“The customer wants a certain experience. Well, customers are not the right sort of framework to think about the moment that we are in. A global health pandemic is larger than a customer. A global health pandemic requires a citizen response, a public response. The problem is we spent a lot of time starving our public institutions … And because of that we now have to deal with customers when we would probably prefer to deal with students.”
Watch the full interview:
Belonging, Mentorship, and Race
The popular phrase, “It’s not always what you know, but who you know” explains the importance of relationship building in professional settings. In college, mentors serve as gatekeepers that can help students unlock career opportunities. But student access to these powerful connections is uneven, with Black students often facing more hurdles than their white classmates in benefiting from a meaningful mentorship.
Past research has shown, for example, that race plays a role not only in whether an undergraduate has a mentor but who that mentor is. A 2018 Strada-Gallup survey of college graduates found that fewer than half of the first-generation and minority students who said they had a meaningful mentor reported that that person was a professor. In contrast, three-quarters of white respondents said their mentor was a faculty member.
The importance of mentors was highlighted again in a recent study about social belonging and how colleges can improve students’ transition to college.
How One Hour Can Help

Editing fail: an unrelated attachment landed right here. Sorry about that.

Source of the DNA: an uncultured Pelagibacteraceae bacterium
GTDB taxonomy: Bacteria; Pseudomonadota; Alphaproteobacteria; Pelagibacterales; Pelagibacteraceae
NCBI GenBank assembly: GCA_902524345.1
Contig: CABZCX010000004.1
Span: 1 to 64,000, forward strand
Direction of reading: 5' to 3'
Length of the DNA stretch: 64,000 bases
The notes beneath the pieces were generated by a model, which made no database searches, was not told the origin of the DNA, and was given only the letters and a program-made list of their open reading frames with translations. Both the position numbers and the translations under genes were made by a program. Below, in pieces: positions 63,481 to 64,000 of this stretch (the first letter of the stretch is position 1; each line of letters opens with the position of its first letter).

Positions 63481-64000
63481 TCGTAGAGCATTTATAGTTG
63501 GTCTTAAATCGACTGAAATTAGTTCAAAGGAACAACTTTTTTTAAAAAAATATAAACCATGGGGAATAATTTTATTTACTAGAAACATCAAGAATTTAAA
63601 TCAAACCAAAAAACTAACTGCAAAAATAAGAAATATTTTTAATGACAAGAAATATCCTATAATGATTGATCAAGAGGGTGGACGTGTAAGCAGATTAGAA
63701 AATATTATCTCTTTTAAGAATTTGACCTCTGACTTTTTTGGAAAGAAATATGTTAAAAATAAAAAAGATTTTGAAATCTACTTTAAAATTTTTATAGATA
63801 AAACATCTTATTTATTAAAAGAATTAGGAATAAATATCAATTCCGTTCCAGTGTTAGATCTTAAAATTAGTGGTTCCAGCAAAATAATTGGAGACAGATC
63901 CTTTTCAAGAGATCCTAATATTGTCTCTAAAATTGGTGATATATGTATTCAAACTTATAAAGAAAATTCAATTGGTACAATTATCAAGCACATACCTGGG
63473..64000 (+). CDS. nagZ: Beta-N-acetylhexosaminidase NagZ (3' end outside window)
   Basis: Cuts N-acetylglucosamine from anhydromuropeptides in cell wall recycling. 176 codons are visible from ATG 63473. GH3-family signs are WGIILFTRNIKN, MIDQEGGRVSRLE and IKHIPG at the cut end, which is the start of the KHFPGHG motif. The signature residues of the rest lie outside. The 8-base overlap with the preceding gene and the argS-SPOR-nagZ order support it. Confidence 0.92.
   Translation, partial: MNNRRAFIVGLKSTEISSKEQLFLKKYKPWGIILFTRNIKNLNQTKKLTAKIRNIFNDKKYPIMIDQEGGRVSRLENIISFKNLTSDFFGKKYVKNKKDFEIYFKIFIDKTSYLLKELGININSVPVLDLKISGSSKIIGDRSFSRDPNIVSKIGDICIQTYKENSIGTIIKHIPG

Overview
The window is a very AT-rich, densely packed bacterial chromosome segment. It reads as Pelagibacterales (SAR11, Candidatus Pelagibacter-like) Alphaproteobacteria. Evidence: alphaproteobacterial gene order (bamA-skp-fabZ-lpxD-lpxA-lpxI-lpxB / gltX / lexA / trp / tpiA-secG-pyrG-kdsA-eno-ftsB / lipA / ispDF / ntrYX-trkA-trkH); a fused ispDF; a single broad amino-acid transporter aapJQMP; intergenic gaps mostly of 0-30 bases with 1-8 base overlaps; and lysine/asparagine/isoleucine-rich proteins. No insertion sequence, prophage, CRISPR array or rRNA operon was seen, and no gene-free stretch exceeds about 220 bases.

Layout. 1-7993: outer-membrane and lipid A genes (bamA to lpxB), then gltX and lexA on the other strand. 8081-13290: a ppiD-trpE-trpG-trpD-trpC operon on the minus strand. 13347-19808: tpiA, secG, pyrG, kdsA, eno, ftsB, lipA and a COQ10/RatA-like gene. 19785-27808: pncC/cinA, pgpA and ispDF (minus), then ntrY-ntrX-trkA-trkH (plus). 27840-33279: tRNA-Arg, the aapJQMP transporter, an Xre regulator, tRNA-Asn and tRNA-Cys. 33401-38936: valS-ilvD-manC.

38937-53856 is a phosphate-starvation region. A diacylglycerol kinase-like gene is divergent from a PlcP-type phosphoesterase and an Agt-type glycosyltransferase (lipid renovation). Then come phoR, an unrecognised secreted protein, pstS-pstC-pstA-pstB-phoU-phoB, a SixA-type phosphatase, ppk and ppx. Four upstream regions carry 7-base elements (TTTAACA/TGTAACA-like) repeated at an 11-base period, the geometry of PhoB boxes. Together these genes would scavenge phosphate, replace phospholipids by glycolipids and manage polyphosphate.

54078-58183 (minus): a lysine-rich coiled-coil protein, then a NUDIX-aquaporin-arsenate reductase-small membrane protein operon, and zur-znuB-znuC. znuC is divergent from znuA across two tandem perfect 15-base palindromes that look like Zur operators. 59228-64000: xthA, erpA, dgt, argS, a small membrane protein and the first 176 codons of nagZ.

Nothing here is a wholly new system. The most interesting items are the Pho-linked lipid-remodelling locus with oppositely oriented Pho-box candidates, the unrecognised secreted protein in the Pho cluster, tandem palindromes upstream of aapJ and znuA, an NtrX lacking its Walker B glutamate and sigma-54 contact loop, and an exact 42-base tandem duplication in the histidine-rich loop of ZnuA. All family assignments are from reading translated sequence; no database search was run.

A brief intervention could make a big difference — and set Black students up for success both in college and beyond, the researchers found. The intervention they studied is a one-hour session where the participants heard, and reflected on, stories from older students about their transition to college. They shared how they struggled with belonging and also how that improved over time.
That short session, the researchers said, seemed to make students who faced adversities in their following interactions less likely to view those as any kind of indication that they didn’t belong. Shifting how they viewed their social context may then have helped them do more to thrive in college, including by forming supportive mentor relationships.
Now, looking at the participants’ lives seven to 11 years later, the researchers found they reported greater career satisfaction and success, psychological well-being, and community involvement and leadership.
A Common Worry
Shannon Brady, assistant professor of psychology at Wake Forest University, was one of the researchers. She says she was especially struck by just how much a common worry can impede Black students’ relationships. Even just a one-hour session, she says, helps break down that hurdle because students see that their worries aren’t impossible to fix.
“We give them a chance to reflect on it themselves,” Brady says, “and broadly what we find is people find a way that it does connect.”
Here’s what else she says colleges can do to help:
- Train staff in how to understand and interact with students from different backgrounds.
- Track disparities in mentorship, and then fix them.
- Provide opportunities for students and professors to make organic connections. Events that work like speed dating, for example, could help student-mentor pairs form more naturally around shared interests.
Researchers say lab limitations in place because of COVID-19 will trickle down and delay the trajectory of some careers.
What Harvard and Your Local Commuter College Now Have in Common (New York Times)
For colleges in the middle of the pack, the financial calculus during the pandemic looks very different, with in-person classes on campus a way to survive.
The University of Alabama and Auburn University have deep connections to the Confederacy and Jim Crow. Students want more than a statement this fall.
Keep in Touch